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It’s not just English Heritage that talks the public engagement talk while shutting down the public’s ability to engage (by hiding the “Turner View” of Stonehenge). It’s also that other tunnel-supporting public engagement pretender, the National Trust.

Here’s the very last image captured by the Avebury webcam on 5 May 2004. The camera had been mounted on the outside of the Old Chapel overlooking the centre of the circle in 2002 by Kennet council but was repeatedly vandalised. After a gap we were informed that it would be reinstated in the summer of 2005 and would provide new images every 10 seconds as well as a facility for live streaming if required. We suggested that if it was angled a little higher and 24/7 coverage was provided then moonrises could be observed.



It never came back. But now The National Trust owns that chapel so there’s every opportunity to set it up again, inside the building, where it couldn’t be vandalised. Thousands of people all over the world would enjoy it and isn’t that the very least the organisation which owns the Avebury World Heritage site and which constantly boasts it is there “for everyone forever” should provide? Or is hiding Stonehenge AND Avebury from the wider public the Trust’s preference?

We first published this article in 2019 but since English Heritage hasn’t yet taken the bait we thought we’d repeat it. You can never embarrass them too much!.



TWO Stonehenge webcams to be set up?

English Heritage has placed a webcam in the centre of Stonehenge! As a result, as they say: “Celestial sun-seekers can now enjoy a personal Stonehenge sunrise all year round”. Bravo!

Also, they’re putting a second one at the very place Turner painted his iconic panorama of the stones within their landscape and beneath an enormous sky, to compensate for the fact that vista will be hidden forever from travellers by the short tunnel scheme.

Ed: That last bit is a lie. Did you really think a body blinded by its own pompous, elitist certainty would want to compensate tens of millions of ordinary people for the loss of the iconic Turner vista? Plus, putting a webcam where Turner stood would involve admitting they’re supporting the loss of an immensely precious and irreplacable cultural asset, and you’ll never, ever hear English Heritage, Historic England or The National Trust confessing to that.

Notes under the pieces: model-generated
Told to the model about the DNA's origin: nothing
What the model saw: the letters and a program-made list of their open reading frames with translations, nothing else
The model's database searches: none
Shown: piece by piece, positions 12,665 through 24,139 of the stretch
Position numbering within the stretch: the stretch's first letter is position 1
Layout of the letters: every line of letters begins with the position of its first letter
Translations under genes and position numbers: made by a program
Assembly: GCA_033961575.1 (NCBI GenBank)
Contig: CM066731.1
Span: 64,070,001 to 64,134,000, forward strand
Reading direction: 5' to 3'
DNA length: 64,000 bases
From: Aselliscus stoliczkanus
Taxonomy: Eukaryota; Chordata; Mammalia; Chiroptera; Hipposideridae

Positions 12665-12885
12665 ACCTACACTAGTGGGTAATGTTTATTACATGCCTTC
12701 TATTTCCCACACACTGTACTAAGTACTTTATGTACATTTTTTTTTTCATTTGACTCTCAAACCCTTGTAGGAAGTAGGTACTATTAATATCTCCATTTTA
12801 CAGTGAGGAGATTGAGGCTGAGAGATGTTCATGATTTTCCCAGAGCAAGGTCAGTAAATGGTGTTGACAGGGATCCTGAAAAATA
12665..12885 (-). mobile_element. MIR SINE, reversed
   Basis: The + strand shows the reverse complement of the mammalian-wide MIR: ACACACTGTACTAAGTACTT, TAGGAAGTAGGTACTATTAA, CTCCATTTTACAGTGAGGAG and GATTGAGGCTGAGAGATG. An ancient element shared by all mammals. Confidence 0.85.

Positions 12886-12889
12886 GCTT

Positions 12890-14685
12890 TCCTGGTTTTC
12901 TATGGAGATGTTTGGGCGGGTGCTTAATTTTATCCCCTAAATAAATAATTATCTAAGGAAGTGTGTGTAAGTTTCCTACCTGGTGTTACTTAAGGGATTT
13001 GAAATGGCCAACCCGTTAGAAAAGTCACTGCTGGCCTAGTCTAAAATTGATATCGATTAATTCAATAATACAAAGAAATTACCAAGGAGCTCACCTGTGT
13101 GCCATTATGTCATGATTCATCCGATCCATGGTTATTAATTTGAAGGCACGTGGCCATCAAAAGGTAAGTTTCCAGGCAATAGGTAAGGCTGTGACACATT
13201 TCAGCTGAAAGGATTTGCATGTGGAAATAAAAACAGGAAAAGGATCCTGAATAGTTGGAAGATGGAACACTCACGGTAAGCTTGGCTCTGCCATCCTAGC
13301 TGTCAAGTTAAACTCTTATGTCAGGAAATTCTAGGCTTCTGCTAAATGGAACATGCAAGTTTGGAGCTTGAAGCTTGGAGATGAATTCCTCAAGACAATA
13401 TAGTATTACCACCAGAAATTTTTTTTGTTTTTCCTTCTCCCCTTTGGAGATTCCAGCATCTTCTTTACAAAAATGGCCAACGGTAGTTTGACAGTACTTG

Not a view worth bothering about, eh?


(We also have something to say about a webcam needing to be provided by that other public engagement pretender, The National Trust. Watch this space later on this week.)


Rachel Maclean. Parliamentary Under-Secretary (Dept for Transport):
“The A303 Amesbury to Berwick Down scheme is currently subject to a legal challenge but if the project was to proceed, as approved by the Secretary of State for Transport on 12 November 2020, then there will not be a toll for accessing the proposed tunnel. Provision for a toll was not included in the approved Development Consent Order.”


Not quite the case though is it Rachel? Anyone driving along the A303 hoping to see Stonehenge (and there are tens of thousands daily) won’t be able to unless they leave the road and pay £21.10 per person to English Heritage. Next time, please mention that!


UNESCO is opposed to the short tunnel, so why are neither the Government nor its yes-bodies publicly confronting that fact? Is it that they realise that if Britain is widely known to be defying UNESCO at such a place in such a way there would be massive world anger – so it’s best to downplay it for now?

Not that fear of international censure or even ridicule constrains the Government. A country that threatened to break international law AND deploy gunships against the fishermen of its democratic neighbours is unlikely to heed what UNESCO says.

One wonders if the managements of English Heritage et al realised they would be hitching their wagon to those who dream of lost imperialistic glory and gunboat diplomacy? People who would be delighted with a two-fingered salute to the snowflakes running UNESCO. We suspect there’s quite a lot of buttock-clenching going on in all the conservation bodies.